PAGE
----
What’s better than explaining this with some real life examples?
We all struggle from time to time to get subscribers in our email lists. Whether we’re just starting and gathering our first 10 or 100 subscribers, and even if your blog is already receiving thousands of visitors, the conversion rate is usually low.
But can you do something to get more subscribers?
And I’m not talking about “forcing” them to opt into your list, but to make it easier for them. So here are 9 reasons why you’re not getting as much email subscribers as you could:
1. You’re not putting your opt in form at the eyes of your readers
How many opt in forms do you have in your blog?
If you don’t have 3 at least, you’re losing subscribers. Here at Stream SEO I used to have 1 form only on my sidebar (and it was in between many other widgets). After I started adding an opt in form at the end of each post, on my About Page and even at the top of my blog, I started getting A LOT more conversions.
It’s not that we’re bombarding our readers with opt in boxes. Just select the right places and make sure those don’t overlap to make it easy for them to subscribe. Think about Social Media buttons that follow you to make easier for your readers to share or like something.
The best places I’ve seen to put an opt in box are:
- At the top of the blog: with a bar (I use the Viper Bar from the creator of Optin Skin)
- At the top of the sidebar: or at the bottom of it (depends on your web design). Never put it at the middle between other widgets and banners.
- At the footer of your website: if they have scrolled all the way down, they probably want to subscribe.
- At the end of any post: Again, if they already scrolled down and read all your post, there’s a good chance they want to opt in.
- On your comments: Another way I’m capturing leads is by adding a check box in the comments to subscribe. Comments mean they’re already engaging with you, so, why not offer them to subscribe at the same time?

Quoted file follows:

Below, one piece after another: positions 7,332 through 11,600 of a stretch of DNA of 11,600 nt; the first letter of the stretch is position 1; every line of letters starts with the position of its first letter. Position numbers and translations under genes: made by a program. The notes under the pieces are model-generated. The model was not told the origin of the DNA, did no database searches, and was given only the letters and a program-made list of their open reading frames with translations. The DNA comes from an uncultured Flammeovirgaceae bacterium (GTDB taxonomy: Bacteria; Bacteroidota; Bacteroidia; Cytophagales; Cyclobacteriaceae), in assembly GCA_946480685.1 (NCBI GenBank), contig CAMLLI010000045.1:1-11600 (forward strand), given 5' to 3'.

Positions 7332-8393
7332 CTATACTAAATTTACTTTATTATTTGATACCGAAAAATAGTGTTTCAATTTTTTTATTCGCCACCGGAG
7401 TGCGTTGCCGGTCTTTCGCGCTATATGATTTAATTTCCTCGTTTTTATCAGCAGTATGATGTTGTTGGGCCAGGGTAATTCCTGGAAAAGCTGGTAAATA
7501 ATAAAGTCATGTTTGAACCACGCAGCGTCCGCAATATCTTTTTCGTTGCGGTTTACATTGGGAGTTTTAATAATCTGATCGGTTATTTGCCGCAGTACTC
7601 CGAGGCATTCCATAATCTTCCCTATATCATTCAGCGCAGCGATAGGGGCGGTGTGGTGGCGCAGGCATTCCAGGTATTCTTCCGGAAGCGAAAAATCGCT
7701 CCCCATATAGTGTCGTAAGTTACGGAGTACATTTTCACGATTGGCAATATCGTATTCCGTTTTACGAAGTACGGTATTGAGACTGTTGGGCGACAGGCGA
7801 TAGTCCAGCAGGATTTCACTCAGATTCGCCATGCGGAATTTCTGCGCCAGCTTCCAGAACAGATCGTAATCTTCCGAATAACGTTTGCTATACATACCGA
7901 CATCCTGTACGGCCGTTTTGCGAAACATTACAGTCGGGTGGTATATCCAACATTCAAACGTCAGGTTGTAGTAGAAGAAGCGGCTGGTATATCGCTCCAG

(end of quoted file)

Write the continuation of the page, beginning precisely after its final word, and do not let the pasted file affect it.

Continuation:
The only opt in form I don’t like to use (and to see) but many people still use with good results is the pop up.
The reason why I hate it is because it seems to be very aggressive and intrusive. Some people won’t let you read the content unless you opt in.
From my point of view, this can result into:
- A new subscriber
- A new hater that won’t come back anymore
But who knows. It might work for you.
2. You’re not showing the advantages of being a subscriber
Derek Halpern from Social Triggers uses a featured box to create an opt in form at the top of the homepage to get tons of subscribers (just passed the 95,000 milestone). However, the key here is that he’s not only offering to become a subscriber, but actually tells you what you can expect to receive and why it matters.
If I’m really interested on the niche, I’ll subscribe and it won’t be just another newsletter arriving to my inbox.
3. You’re not giving away something
Another easy way to increase conversions is to offer something extra or FREE in exchange.
Neil Pateil from Quicksprout offers a FREE course to learn how to double your traffic in 30 days. He even includes a “secret bonus” and he’s adding a $300 value to its course.
You can offer an ebook or a guide to start something. Or you can even do a course by creating auto responders and sending them certain days of the week.
If you’ve got an online store, you could offer an especial discount to your subscribers and then capture them to buy and receive updates from you whenever you want.
4. You’re asking for way too much information
I know you want to know your audience, and you want to be personal. If possible, I’d ask for name, email, city, age and more. But to be honest, this only hurts my blog because less people will feel comfortable.